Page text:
When, in FIG. 14, both the channels 256 and 257 are rendered the E type and a D.C. bias (VT1 ') and a transfer pulse φT1 are respectively applied to the gates 247 and 248, it is possible to prevent the voltage of the data line from fluctuating due to the jitter of the "high" level of the pulse φT1, etc. and equivalent noise from mixing.
Here, when conditions mentioned below are added in the performance of the present invention, the effect of the present invention is more ensured. (The conditions within parentheses correspond to the case where holes are the carriers.) ##EQU3##
Here, V.sub.φH and V.sub.φL denote the "high" and "low" level voltages of the pulse respectively, CT2 and CI the capacitances of the driving gate and sense amplifier sides with respect to the node 51 (FIG. 5A) respectively. QDR and QS the quantities of bias charges and signal charges respectively, and VD2 a D.C. voltage (precharge voltage) which is applied to the node 51.
The aforementioned conditions will be explained with reference to FIGS. 5B-5F. Equation (3a) or (3b) signifies the state as seen from FIG. 5E, that is, the condition that in transferring the mixed bias charges and signal charges (QDR +QS) under the driving gate 47, the transfer gate 46 is operated in the saturation mode so as to bring the predetermined charges (QDR +QS) under the driving gate. Likewise, Equation (4a) or (4b) signifies the state as shown in FIG. 5F, that is, the condition that the transfer gate 48 is operated in the saturation mode so as to properly transfer the signal charges QS to the node 51 (sense amplifier input side). Equation (5a) or (5b) signifies the states as shown in FIGS. 5D and 5E, that is, the condition that when charges are delivered between the data line 44 and the driving gate 47, the leakage etc. of the charges under the transfer gate 48 are prevented to properly hold the "off" level.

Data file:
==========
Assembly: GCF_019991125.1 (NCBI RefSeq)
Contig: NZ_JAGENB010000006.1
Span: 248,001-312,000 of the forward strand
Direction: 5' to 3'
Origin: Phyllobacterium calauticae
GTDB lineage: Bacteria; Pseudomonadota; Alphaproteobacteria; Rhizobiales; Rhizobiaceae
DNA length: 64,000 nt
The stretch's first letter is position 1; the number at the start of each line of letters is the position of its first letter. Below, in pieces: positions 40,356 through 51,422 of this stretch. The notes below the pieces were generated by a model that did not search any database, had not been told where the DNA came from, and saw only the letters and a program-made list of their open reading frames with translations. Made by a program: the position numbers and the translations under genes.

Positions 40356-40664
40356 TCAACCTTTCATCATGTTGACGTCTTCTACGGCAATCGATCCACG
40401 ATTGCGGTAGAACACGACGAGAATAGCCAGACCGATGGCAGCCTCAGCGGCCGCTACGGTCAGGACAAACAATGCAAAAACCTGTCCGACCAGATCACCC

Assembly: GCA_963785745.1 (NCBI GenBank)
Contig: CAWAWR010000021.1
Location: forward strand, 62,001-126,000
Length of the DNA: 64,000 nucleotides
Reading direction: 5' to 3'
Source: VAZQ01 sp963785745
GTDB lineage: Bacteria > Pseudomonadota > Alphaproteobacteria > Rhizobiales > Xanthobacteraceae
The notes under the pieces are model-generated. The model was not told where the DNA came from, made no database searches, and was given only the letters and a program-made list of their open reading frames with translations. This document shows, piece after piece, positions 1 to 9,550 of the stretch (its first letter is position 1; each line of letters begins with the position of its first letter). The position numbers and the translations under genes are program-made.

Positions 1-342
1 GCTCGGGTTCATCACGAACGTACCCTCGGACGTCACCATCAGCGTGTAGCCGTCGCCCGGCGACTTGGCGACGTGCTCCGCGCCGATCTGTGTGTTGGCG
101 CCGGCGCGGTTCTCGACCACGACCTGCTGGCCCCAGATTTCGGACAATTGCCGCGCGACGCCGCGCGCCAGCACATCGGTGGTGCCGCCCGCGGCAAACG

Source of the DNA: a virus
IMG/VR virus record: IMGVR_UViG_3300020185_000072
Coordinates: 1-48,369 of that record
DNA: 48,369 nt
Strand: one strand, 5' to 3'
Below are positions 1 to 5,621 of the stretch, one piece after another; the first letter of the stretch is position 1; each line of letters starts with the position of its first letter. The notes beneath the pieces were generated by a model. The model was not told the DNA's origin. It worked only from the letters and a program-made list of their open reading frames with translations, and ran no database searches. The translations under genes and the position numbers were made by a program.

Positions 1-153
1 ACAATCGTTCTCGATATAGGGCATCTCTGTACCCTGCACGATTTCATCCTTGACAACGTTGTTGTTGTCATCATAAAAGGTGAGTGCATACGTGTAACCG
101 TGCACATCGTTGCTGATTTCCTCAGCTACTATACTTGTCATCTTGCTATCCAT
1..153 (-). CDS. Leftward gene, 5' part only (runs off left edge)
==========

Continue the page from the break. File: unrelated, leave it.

In FIG. 5F, however, the transfer to the sense amplifier input side can also be performed with the gates 47 and 48 held in the "on" states. In this case, the conditions of the equations (4a) and (4b) become as follows: ##EQU4##
Although, in the above description, the case of employing electrons as signal charges has been indicated, the present invention is similarly applicable even to a case of employing holes as signal charges, by reversing the conductivity types of semiconductors and the polarities of source voltages and pulses.